Employees at the Naval Supply Activity Philadelphia experienced living history as the story of a former World War II prisoner of war was told during a POW/MIA remembrance ceremony Sept. 15.
Although wheel-chair bound, John Bulovas was in attendance as his story was told through video.
Throughout the video, the 94-year-old former POW recalled being captured by German forces in 1943.
“I remember looking over and seeing my captain being hauled away,” he said. “Then I was captured.”
Bulovas was just over two weeks into his deployment in Europe when he was captured and sent to a prison camp, also known as a “stalag.”
He recalled his days in the camp where he was assigned as head commander for his work group of seven to eight other POWs.
“We would work in the fields hauling potatoes,” he said. “I remember guys would fight and I would break it up.”
Programs like this ensure that those who made profound sacrifices for our nation are remembered and honored, Navy Capt. Christopher Mosher, Defense Logistics Agency Troop Support Subsistence supply chain director, said.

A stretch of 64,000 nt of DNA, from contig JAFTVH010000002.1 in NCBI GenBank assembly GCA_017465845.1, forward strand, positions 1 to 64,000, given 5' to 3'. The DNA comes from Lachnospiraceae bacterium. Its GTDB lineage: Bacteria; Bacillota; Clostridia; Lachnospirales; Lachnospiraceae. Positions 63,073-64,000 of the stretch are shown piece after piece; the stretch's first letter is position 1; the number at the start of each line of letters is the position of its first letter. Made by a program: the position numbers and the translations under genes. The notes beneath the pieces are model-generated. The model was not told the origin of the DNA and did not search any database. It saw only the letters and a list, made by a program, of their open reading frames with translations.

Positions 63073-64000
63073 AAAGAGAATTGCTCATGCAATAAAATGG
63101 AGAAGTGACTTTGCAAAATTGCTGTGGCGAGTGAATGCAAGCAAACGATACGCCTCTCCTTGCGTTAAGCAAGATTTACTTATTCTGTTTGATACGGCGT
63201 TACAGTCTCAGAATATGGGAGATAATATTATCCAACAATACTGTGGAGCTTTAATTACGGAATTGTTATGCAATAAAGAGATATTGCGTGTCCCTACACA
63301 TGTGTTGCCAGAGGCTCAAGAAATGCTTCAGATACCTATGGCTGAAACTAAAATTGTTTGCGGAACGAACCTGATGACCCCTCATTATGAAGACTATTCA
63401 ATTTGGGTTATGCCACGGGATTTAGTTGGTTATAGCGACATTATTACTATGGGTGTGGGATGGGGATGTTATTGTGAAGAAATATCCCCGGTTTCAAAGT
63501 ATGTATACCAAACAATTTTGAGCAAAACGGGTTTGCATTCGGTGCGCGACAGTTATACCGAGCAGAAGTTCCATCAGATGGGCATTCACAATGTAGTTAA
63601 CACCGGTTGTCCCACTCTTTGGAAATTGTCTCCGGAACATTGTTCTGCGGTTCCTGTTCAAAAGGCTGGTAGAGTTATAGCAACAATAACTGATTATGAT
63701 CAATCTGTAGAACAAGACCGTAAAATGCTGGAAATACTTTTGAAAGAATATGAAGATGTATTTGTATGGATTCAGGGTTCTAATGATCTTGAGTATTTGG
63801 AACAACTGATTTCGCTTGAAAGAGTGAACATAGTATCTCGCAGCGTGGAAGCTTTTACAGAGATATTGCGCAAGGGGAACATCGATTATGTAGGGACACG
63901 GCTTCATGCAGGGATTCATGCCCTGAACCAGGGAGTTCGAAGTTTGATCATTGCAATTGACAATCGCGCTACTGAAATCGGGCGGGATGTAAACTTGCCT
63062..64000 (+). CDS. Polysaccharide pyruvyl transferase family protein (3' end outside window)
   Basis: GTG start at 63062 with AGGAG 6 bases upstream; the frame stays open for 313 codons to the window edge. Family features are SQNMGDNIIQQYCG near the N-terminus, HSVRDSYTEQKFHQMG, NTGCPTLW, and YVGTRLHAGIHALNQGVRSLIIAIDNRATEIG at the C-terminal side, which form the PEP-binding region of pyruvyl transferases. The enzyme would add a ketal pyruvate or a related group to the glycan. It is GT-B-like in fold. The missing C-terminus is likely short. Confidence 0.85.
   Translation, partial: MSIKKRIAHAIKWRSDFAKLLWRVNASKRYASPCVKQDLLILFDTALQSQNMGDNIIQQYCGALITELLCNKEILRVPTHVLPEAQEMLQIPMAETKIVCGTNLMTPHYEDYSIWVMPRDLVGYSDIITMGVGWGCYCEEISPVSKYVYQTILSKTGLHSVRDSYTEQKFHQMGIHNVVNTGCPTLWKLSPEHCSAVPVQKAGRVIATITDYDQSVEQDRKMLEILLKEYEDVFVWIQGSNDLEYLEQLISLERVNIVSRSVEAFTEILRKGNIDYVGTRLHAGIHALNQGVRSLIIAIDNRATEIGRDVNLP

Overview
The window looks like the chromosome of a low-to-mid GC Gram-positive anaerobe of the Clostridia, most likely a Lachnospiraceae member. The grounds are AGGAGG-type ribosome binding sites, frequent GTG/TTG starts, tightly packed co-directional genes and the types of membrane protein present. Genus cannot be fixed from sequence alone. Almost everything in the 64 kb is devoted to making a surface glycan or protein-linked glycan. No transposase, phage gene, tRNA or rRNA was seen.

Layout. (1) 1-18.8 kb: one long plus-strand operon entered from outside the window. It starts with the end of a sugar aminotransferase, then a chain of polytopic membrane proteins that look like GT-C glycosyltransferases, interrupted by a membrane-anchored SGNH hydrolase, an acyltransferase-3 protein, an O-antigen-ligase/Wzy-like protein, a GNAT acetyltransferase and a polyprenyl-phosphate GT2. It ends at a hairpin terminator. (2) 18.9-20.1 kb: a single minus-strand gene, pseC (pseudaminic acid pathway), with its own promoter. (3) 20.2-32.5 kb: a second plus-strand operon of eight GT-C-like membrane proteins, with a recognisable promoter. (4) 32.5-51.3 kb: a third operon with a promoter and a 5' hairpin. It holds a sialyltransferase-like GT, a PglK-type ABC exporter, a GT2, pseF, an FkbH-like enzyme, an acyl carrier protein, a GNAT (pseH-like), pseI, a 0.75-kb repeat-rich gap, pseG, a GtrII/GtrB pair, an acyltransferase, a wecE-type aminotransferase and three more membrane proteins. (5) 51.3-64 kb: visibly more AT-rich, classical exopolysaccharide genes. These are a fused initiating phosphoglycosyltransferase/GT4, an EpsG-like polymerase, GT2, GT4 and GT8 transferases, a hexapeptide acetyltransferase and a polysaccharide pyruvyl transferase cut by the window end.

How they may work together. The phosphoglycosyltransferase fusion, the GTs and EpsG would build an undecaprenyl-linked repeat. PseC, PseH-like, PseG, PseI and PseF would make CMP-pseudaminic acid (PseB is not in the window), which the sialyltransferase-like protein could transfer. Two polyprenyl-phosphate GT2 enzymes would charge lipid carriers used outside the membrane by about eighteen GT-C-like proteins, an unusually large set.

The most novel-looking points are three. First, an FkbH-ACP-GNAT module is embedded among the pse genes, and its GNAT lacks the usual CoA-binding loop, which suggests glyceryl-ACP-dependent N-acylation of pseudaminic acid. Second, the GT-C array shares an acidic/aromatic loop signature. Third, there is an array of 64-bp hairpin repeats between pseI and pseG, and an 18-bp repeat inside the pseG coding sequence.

Mosher, who welcomed attendees, thanked Bulovas for sharing his experience.
“We are honored by your presence and by your story,” Mosher said. “We want to thank you for your service during World War II, your sacrifice as a prisoner of war and your being a part of America’s greatest generation that changed the course of history.”
In May 1945, Bulovas was liberated by the 7th Army. He said many people tried to escape but he is grateful that he was freed.
“I put (the capture) behind me,” he said. “I am happy I am still alive.”
The Philadelphia Compound Veterans Committee sponsored the event, which focused on remembering all the men and women who were held as POWs and who are still missing in action.